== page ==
Lessons from the Sidekick debacle
The latest scary backup story comes from a firm called Danger that makes the Sidekick PDA/phone. The Sidekick stores the majority of its data in a central data center and the data is loaded each time to the phone is restarted. The idea is that the data center provides protection if you lose your phone. A good idea, right? Well yes, assuming that Danger adequately protects its customers’ data.
A number of outlets are reporting that Danger suffered a catastrophic data loss and all users’ data has been lost. I checked with a family friend who confirmed that her Sidekick was down for a week and is now finally working as a phone, but her data is inaccessible. This is unacceptable; Sidekick users paid a monthly fee for this service and Danger should have maintained reasonable precautions to protect their customers data. Clearly this is a bad situation for everyone, and lessons to be learned by all.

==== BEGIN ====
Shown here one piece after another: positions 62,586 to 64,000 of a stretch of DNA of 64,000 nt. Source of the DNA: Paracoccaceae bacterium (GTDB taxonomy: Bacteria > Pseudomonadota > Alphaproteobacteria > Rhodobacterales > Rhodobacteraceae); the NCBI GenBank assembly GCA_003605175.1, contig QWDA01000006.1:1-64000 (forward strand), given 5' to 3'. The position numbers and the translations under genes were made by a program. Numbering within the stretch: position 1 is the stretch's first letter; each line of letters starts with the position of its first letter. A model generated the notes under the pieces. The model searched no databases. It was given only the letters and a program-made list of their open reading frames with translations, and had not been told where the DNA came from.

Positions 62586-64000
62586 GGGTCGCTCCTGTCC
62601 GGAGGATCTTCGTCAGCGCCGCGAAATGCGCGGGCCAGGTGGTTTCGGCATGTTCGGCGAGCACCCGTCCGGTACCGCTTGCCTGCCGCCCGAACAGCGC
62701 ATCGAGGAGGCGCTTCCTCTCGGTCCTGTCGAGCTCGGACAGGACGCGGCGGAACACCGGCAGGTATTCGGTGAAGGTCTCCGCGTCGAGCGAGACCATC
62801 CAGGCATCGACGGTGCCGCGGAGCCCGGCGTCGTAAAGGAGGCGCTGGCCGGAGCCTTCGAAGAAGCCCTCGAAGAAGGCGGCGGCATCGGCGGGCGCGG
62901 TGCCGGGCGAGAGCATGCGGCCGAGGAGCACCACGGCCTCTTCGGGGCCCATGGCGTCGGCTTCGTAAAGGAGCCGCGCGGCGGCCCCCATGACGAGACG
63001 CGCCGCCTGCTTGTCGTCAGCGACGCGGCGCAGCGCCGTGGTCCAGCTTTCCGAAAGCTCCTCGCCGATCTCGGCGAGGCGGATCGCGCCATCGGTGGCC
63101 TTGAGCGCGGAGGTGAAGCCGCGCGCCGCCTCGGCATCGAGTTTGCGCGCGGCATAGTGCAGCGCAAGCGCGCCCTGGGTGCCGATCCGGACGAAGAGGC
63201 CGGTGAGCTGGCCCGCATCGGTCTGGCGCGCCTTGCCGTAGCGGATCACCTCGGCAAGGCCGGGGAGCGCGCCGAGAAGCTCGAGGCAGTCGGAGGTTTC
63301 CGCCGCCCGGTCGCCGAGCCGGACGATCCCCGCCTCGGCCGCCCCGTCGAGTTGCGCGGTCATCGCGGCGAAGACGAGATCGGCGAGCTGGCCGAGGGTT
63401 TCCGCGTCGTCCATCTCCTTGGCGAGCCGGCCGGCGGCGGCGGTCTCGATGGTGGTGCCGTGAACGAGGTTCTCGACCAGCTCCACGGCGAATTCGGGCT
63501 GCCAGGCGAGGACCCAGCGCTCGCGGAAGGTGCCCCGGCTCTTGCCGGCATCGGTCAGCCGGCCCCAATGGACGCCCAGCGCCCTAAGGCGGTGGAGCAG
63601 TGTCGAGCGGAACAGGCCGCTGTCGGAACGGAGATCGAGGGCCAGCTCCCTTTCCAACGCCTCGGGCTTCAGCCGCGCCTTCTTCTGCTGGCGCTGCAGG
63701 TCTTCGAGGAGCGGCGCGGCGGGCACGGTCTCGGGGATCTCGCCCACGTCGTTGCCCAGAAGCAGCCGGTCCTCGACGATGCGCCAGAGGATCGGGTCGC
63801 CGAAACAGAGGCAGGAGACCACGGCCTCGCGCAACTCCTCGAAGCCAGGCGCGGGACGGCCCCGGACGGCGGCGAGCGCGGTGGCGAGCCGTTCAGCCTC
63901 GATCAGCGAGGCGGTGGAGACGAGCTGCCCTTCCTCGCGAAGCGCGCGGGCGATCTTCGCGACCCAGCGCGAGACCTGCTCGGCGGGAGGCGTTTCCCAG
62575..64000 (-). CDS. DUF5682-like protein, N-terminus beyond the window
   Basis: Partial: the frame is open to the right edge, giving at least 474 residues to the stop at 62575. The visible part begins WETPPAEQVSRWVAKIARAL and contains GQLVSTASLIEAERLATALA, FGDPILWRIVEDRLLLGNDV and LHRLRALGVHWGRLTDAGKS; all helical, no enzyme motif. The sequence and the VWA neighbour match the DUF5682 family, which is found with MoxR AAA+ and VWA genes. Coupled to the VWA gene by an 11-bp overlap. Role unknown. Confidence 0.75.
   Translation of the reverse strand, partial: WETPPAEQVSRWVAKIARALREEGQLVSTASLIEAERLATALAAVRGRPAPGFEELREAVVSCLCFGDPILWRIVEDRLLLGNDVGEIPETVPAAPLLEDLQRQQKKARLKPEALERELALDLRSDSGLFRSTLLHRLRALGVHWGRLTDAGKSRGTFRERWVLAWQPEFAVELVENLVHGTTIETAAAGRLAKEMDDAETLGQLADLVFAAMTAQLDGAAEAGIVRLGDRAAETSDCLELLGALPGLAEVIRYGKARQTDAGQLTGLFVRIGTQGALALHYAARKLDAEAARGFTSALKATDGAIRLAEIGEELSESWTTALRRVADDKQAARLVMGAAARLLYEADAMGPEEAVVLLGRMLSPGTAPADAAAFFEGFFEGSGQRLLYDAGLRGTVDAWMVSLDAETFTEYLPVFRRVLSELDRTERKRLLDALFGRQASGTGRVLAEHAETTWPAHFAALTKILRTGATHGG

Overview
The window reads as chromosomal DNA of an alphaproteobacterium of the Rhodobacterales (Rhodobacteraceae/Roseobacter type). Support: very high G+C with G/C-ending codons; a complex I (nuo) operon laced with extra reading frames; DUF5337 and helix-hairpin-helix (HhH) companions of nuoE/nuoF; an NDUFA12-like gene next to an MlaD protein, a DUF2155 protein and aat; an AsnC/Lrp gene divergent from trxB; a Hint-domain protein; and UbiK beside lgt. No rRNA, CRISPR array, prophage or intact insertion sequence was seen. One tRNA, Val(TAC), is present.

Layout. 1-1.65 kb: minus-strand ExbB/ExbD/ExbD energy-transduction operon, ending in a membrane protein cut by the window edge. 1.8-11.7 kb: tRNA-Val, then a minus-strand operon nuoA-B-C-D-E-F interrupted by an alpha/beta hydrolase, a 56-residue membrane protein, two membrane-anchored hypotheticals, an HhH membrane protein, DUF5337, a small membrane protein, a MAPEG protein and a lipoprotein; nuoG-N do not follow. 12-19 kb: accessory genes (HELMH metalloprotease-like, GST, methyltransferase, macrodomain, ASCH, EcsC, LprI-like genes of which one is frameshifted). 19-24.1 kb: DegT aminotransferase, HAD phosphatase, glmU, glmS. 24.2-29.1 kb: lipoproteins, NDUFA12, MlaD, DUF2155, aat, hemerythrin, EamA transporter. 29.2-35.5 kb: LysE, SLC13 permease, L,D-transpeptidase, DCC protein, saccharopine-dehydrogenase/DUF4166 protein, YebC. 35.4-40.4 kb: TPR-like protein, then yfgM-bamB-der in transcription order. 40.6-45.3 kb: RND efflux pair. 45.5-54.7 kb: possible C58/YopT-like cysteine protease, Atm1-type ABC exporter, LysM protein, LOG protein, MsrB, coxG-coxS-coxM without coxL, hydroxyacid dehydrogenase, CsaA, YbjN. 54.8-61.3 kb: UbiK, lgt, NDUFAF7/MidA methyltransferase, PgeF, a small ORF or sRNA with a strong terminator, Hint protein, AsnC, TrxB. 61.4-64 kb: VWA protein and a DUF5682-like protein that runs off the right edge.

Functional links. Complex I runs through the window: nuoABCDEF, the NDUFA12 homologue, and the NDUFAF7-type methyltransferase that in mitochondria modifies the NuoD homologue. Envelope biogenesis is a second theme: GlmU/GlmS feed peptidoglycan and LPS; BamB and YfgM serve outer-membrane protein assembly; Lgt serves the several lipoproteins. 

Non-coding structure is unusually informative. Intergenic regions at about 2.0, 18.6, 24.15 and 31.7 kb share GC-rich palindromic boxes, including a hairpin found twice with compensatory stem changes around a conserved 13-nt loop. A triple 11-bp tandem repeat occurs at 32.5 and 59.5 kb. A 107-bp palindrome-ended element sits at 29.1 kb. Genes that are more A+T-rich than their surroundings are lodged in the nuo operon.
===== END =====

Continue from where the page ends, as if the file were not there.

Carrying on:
Here are some key takeaways from this event.
1.) Relying solely on local snapshots or even remote mirrors is not enough - If your snapshot lives on the same disk system that holds the primary data and you have a catastrophic data loss, the snapshots could be corrupted as well. Similarly if you are replicating data to a remote site, you also run the risk of replicating the corruption.
2.) Backup is a must – Had Danger had an effective backup strategy, the data would not have been lost. Sure they may have faced some downtime to recover the data, but that is much less painful than the complete loss of data and ensuing loss of business.
3.) Perform recovery tests – Even if you have a consistent backp strategy, it is vital to test recovery. A bad tape drive or bad media can prevent recovery and you want to know this before a disaster occurs! Recovery tests ensure that your backup and recovery processes are running consistently and reliably.
This event is likely to cost Danger millions in legal costs and brand damage. It is unlikely that anyone will want to buy a Sidekick any time soon and so it could even drive Danger (now part of Microsoft) out of business. It is amazing how something as simple as not backing up can have such extreme consequences.
The lesson is that data protection is vital. It can certainly be frustrating and annoying at times, but if you are thinking about taking shortcuts, remember the Sidekick. You do not want to be the person in charge of data protection for Danger or any other company that suffers this kind of loss.